This is the second in a planned series of posts on Worlds, as understood by Descriptive Psychologists. This series requires a more careful reading than most prior posts on this blog; I believe the work you put into it will be well-rewarded.
The world makes sense, and so do people. They make sense now.
— Peter G. Ossorio, The Behavior of Persons, p. 2
The child Bertrand Russell lived in a world that did not make sense to him. His was not a mild puzzlement or a small discontent; he was in the grip of a profound, terrifying existential dilemma. His world made no sense, and he had no real place in it.
Russell’s early life was nightmarish. His parents died when he was young, but their deaths and the scandalous circumstances surrounding them were kept from him. He was sent to live with his Grandparents. He began to bond with his Grandfather, who also died unexpectedly, leaving Bertie in the care of his angry, hyper-religious Grandmother with her myriad rigid rules based on the view that man is inherently evil and must be constrained. Her world made no sense to him but it was all he knew.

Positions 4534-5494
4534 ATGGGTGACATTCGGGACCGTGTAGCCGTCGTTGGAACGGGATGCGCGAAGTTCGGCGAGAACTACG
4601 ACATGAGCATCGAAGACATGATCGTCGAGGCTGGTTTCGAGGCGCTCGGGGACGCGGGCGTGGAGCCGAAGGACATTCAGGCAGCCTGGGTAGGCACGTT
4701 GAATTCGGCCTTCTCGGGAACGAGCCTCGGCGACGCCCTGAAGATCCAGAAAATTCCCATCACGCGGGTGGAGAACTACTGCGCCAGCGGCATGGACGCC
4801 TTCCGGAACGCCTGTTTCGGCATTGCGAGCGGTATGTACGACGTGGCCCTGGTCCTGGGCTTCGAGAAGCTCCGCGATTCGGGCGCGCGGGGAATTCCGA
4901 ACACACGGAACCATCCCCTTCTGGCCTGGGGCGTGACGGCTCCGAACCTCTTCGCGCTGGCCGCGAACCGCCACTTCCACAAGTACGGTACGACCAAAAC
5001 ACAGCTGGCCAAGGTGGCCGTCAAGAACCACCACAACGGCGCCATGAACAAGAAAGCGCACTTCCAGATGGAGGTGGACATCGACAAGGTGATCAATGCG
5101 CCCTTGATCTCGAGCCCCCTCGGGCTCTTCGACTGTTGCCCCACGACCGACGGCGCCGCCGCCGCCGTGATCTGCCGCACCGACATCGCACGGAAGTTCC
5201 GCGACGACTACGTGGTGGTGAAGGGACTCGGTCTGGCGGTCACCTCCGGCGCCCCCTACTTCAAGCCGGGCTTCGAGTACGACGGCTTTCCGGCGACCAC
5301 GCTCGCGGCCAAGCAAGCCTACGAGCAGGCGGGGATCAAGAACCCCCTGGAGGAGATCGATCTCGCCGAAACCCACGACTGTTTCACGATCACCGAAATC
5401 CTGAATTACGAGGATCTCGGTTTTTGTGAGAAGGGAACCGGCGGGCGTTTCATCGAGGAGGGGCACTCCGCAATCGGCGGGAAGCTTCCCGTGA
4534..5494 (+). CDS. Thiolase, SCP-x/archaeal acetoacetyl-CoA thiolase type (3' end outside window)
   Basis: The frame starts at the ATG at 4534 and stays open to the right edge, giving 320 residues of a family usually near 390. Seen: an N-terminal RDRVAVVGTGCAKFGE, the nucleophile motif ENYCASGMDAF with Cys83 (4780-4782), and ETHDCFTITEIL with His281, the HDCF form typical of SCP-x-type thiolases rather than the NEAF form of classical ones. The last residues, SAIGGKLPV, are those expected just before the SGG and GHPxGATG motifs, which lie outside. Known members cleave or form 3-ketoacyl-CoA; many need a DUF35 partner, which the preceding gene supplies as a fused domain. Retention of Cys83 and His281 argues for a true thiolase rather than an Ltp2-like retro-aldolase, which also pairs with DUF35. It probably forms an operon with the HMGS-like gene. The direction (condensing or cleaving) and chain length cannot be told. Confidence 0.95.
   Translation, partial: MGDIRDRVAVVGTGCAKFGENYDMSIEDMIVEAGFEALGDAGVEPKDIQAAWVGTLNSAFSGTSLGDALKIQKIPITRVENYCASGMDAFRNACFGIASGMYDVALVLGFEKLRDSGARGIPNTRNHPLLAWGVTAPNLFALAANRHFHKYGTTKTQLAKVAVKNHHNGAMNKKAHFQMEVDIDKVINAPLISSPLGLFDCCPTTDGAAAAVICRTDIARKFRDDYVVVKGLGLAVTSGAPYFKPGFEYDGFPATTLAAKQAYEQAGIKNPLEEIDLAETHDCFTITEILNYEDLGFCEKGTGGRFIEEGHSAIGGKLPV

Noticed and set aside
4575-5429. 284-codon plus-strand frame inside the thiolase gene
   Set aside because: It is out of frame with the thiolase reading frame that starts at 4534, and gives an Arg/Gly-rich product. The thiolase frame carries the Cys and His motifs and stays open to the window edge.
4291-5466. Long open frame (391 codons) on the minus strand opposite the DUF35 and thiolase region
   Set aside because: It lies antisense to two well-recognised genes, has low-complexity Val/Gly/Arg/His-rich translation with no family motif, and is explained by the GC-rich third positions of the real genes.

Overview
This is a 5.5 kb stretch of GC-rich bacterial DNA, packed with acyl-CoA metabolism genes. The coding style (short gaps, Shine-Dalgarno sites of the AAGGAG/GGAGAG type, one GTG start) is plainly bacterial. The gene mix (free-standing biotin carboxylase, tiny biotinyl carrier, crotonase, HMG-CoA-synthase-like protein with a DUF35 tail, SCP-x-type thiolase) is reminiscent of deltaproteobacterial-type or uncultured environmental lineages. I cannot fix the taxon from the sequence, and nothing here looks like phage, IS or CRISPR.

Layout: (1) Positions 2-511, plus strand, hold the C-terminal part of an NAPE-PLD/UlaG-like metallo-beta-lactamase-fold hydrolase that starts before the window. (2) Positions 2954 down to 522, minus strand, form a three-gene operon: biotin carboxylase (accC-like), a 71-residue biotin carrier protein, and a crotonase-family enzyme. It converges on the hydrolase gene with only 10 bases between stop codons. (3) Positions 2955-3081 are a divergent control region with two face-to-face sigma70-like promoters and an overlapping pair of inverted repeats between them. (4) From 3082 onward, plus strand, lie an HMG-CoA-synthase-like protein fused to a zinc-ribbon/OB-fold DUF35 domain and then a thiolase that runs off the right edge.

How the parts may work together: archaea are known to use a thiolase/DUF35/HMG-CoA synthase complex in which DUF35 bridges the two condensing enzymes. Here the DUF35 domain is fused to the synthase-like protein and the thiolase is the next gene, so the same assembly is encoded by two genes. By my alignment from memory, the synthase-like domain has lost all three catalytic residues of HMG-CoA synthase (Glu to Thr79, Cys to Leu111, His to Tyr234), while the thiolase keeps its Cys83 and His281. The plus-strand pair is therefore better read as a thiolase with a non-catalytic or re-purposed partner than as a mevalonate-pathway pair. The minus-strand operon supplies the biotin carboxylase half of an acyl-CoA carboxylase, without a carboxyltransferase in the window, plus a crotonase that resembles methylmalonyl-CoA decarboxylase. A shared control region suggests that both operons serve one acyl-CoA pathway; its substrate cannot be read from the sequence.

All this changed when a tutor introduced Bertie to geometry. Working through one of Euclid’s theorems, he saw in a flash of insight that it was true of logical necessity – and in that moment his world changed. He saw that one could know reality with total certainty, through logical proof. This world made sense and it had a place for him, which he proceeded to act from with increasing brilliance and fervor. The “delicious experience of knowing something with total certainly” was the ultimate satisfaction that held Russell’s world together until the fatal day he encountered the Paradox that blew his world apart. Continue reading Russell’s World